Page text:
Canis ISSN: 2398-2942


Contributor(s): Maggie Fisher, Alex Morrow, Bryn Tennant


  • A serious zoonotic infection with adult tapeworms or the larval hydatid cysts of the genus Echinococcus.
  • Cause: dogs are the principal or occasional definitive host of a number of species of Echinococcus.
  • Three main species, E. granulosusE. multilocularis and E. vogeli, infect dogs in different parts of the world.
  • For some time it has been recognized that different strains of E. granulosusexist and several of these have recently been reclassified as distinct species (see geographic distribution).
  • Signs: humans become infected with the metacestode stage resulting in the formation of hydatid cysts in various organs.
  • Dogs infected with the adult tapeworm show few, if any, clinical signs.
  • Diagnosis: in the definitive host fecal examination using PCR, Coproantigen or microscopy.
  • In humans a variety of diagnostic tests are used including serology.
  • Treatment: praziquantel eliminates infection with adult worms in the dog.



  • Two main species, Echinococcus granulosus Echinococcus granulosus and E. multilocularis Echinococcus multilocularis , with a third species E. vogeli having a more restricted distribution.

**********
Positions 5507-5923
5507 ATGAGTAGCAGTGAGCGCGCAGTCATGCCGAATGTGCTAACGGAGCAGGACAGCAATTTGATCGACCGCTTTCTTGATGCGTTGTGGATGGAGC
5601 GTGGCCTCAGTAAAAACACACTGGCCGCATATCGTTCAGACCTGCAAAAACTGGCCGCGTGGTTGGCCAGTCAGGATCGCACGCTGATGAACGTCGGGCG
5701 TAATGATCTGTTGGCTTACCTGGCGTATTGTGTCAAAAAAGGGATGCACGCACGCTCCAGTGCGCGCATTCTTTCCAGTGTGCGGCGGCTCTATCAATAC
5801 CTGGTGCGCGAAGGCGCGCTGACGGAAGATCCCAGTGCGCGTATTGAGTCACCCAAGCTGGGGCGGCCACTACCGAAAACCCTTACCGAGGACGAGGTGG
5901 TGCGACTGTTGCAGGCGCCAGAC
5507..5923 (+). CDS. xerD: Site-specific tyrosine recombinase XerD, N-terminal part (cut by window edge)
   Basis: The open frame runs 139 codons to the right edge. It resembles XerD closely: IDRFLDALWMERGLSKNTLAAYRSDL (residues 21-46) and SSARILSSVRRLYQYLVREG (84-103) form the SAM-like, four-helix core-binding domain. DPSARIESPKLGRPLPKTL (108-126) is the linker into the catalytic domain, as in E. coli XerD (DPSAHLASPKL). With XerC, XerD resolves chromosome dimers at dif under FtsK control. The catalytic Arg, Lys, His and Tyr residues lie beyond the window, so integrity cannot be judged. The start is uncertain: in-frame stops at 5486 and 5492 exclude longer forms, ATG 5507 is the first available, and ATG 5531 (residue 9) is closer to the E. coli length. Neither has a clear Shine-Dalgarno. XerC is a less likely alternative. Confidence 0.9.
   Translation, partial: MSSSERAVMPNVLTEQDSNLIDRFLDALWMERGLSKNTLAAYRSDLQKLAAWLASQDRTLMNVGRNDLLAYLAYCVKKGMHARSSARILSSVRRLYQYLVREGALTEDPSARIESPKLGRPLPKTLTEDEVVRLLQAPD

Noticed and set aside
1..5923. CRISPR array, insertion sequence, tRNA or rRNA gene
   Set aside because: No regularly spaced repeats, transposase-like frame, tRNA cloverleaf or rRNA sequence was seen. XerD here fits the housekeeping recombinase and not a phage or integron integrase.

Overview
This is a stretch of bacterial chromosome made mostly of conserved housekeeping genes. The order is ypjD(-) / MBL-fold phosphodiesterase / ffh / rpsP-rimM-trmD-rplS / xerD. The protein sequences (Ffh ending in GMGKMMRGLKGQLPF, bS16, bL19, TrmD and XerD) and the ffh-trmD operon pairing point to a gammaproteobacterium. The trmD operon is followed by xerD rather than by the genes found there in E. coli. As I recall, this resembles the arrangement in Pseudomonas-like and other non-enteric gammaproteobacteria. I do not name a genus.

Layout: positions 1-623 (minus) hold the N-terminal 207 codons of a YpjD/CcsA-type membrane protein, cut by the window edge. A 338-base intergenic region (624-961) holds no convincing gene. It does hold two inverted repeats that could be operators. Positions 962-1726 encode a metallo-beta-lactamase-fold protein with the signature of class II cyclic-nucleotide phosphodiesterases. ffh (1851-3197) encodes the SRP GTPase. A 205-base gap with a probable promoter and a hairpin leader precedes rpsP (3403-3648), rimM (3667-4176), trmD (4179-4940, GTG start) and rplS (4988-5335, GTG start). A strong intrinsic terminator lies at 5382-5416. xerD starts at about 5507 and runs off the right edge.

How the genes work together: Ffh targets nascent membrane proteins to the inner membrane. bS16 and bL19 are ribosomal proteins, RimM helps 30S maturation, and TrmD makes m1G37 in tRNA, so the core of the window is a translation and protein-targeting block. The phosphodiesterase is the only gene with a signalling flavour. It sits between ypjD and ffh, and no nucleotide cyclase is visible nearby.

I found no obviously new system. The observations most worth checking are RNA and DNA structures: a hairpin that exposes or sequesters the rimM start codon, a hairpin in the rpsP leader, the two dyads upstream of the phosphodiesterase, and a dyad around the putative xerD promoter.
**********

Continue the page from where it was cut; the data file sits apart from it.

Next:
• The domestic dog is the principal definitive host of E. granulosus and an occasional definitive host of the other two species mentioned.
  • Intermediate hosts of:
    • E. granulosus are ungulates (and humans).
    • E. multilocularis are rodents (and humans).
    • E. vogeli are paca and other rodents.
  • Wild carnivores can be a source of infection for domestic animals and humans.


  • Feeding uncooked meat or offal containing viable cysts.
  • Dogs scavenging or predation.


Definitive host

  • Dogs acquire infection by ingesting the metacestode stage or hydatid (E.granulosus) or alveolar (E. multilocularis) cysts, containing infective proscolices, in an intermediate host.
  • The pathogenic effect of adult tapeworms in the definitive host, including the domestic dog, is low irrespective of challenge.
  • Enteritis may occur occasionally in heavily infested dogs.

Intermediate hosts

  • Intermediate hosts, including man, are infected by ingestion of eggs passed in dog feces.
  • In intermediate hosts Echinococcus hatch in the lumen of the intestine, penetrate the intestinal wall → hepatic portal system → liver → form cysts. The liver is the primary predilection site.
  • With E. multilocularis undifferentiated germinal cells occasionally break free from the cyst and metastasize to other organs, especially the lungs and brain.
  • The cysts of E.multilocularis are not restricted by a fibrous capsule and thus progressively expand into surrounding host tissue through the growth of tubular processes.
  • Cysts develop slowly in the intermediate host (becoming infective in 2-4 years in the case of E granulosus and 40-60 days for E. multilocularis) but in rodents the cyst can eventually kill them.


  • Under suitable conditions the proscolices can survive for 1-2 weeks after the death of the intermediate host.